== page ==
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Dec 15, 2016

Collocate vs. Live-Stream: are we going back to basics?

(part II)

Author: Mihai Mlesnita

In my previous article, we’ve made an introduction into the issues brought on by long-distance team collaboration in the tech industry, and we’ve started discussing why it often doesn’t go as planned. Today, we look at what does work, as well as elaborate on the top problems developers experience with long-distance professional relationships.

When communication means colocation

Many types of meetings will not suffer in the slightest when people are sitting on either sides of internet-connected computers. We can discuss our progress, send in new features for approval, receive feedback, tweak contract details, exchange get-to-know-you presentations or look through professionals’ CVs in search for the best-suited candidate. Ironically, many of the things we actually take the time to arrange a formal meeting for could’ve well been discussed over a conference call just as well. It’s actually working together that has to suffer considerably from long-distance arrangements.

If my team and I handle one feature, and your team handles another – but we work on opposite sides of the planet – then it becomes complicated. The final product might lack cohesion, and time is bound to be lost coordinating things that would come naturally in an open-space collocation scenario.

Colocation: the buzzword is here to stay

Colocation has good reasons to be back into the software outsourcing picture.

Choosing to adhere to the colocation trend doesn’t mean sending people to work on-location from the client’s headquarters – oftentimes, it just means keeping people who work on the same project in one place, from team-lead to developers and testers.

Looking at some of the most common complaints developers and managers have regarding remote work, I can’t help but feel that this approach isn’t justified, especially for long-term and/or more complex projects. So here are the top 5 complaints regarding remote collaborations, as reflected by more than a decade of my experience with tech-people, tech-teams, and the various ways of bringing them together:

1. Approval times are higher with long-distance teamwork. That’s disruptive and creates a frustrating feeling of being restricted. Especially when said approval is preventing you from moving forward with your work, and you end-up staring at an email client, pressing Send/Receive way more often than you need to.

2. There’s lots of obscurity regarding decisions when teammates are scattered across the globe. Why would one even bother to come up with something new or a better way of doing things, when they don’t understand why they’re doing what they’re doing in the first place? Being made responsible for things makes employees feel responsible, increasing their involvement. On the other side of the spectrum, nobody likes feeling like a remote-controlled robot someone just throws tasks at, without ever bothering to outline the plan or to help employees understand how their work fits into the entire team effort.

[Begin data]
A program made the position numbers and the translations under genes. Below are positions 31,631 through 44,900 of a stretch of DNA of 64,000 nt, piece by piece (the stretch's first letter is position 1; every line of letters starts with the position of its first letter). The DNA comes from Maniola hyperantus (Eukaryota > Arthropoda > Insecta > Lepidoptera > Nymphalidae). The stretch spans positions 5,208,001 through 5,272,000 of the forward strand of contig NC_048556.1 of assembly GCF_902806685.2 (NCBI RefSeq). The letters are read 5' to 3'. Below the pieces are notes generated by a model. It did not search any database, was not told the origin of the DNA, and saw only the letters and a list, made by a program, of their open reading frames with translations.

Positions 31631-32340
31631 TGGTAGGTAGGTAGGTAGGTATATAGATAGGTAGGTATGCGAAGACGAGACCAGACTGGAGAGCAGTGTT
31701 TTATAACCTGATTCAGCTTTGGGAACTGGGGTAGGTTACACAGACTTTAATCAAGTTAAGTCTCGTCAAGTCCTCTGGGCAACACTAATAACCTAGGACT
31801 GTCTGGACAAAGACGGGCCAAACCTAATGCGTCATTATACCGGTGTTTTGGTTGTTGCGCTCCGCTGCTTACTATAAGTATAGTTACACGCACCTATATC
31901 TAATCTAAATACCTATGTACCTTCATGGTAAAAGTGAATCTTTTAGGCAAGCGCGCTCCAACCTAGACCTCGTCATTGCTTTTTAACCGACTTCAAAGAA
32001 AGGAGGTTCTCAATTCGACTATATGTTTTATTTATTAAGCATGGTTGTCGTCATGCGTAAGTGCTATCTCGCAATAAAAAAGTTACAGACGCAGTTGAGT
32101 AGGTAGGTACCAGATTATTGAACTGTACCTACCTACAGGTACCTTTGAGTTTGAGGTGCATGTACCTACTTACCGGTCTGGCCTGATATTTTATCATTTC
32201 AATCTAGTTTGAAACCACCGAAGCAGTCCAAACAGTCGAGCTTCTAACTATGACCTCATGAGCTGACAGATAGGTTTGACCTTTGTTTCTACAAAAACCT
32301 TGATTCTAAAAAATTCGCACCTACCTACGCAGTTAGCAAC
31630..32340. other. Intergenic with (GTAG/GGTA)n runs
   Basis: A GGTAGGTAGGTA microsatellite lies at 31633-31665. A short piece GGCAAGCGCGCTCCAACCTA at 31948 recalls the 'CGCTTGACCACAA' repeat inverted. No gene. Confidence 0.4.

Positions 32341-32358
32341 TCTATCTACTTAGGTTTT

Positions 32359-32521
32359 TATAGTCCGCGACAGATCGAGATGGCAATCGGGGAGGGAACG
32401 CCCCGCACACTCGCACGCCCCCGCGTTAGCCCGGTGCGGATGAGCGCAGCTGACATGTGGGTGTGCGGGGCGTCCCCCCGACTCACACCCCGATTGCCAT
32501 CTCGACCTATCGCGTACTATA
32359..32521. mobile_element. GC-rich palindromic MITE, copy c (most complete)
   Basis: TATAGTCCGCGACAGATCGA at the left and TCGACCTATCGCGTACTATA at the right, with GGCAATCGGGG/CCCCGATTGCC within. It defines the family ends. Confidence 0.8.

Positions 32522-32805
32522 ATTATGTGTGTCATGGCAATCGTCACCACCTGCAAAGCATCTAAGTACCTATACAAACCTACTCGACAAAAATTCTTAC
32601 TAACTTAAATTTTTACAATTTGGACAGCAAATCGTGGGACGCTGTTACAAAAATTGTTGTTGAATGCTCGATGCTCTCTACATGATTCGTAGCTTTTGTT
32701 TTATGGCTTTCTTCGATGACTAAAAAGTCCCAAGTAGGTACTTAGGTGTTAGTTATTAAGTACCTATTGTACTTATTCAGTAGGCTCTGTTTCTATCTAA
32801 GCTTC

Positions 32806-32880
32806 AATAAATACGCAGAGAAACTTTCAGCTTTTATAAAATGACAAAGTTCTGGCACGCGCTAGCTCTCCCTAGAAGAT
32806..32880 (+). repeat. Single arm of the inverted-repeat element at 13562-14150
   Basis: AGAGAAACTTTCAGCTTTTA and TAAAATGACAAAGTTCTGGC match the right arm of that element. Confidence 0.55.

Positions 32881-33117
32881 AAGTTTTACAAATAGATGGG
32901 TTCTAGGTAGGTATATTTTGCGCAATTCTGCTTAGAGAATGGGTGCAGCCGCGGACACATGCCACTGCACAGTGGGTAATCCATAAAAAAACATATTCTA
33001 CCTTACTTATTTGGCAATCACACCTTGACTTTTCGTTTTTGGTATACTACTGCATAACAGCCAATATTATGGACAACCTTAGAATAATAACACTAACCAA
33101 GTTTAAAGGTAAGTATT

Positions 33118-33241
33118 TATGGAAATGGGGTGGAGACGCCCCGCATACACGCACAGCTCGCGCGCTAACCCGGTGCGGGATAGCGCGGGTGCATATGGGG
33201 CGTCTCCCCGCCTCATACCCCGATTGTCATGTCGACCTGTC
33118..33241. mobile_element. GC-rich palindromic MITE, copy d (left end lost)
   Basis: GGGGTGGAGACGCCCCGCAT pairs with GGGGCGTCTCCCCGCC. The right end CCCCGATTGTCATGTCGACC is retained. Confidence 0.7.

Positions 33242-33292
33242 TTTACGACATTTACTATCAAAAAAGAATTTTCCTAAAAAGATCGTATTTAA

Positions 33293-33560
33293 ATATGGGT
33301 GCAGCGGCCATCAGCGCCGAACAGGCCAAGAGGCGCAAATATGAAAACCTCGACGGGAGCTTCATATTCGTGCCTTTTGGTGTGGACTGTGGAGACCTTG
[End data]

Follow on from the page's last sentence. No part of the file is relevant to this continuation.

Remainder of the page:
3. Motivation decreases when there is no common goal and no feeling of communion, of ‘belonging to the team’. Teambuildings might not seem like ‘a big thing’, but simply having everyone in the same space, eating and socializing freely without a looming deadline, really goes a long way in terms of driving commitment. If I approach this project minimum-resistance-like, what incentive do I have to care about how that makes my team look? – there is no ‘my team’, for all I know them, we’re just a bunch of people being handed out tasks that will eventually be part of the same product/service.

4. It’s difficult to pass the blame around from person to person, when everyone’s in the same room – but surprisingly easy to do so remotely. I’m not even saying that people are trying to purposefully blame one another instead of taking responsibility. It just happens. A sort of magic, like that of the self-filling water tank in the company kitchen. Before you know it, the blame-game gets crazy out of hand, and nothing good ever comes out of winning the blame-game.

5. In my experience, roughly 9 out of 10 developers list lack of response to inquiries as primary source of frustration and delays. This brings about a variety of more or less costly symptoms and side-effects. Back to the image of you incessantly clicking Send/Receive in hopes of finally getting that response that will allow you to continue actually working.

What we could be taking away from this

Consider this: with dedicated teams or other outsourcing models, it’s most efficient if you go all in, or stay in-house.

Of course, there are bound to be exceptions to any guideline, but in most cases it helps to outsource an entire project in one place, or have one of the teams travel often – not for meetings, but for actually working alongside one another. It will save a lot of time in the longer term, and definitely save everyone involved from the bottomless pit of overcrowded, focus-lacking long-distance calls.

Now tell me about your experience

Don’t let me take charge of this conversation completely: tell me about your experiences with remote collaboration as well. Did it turn out all right, with none of the problems I mentioned, or did you encounter additional ones that didn’t make my top 5?

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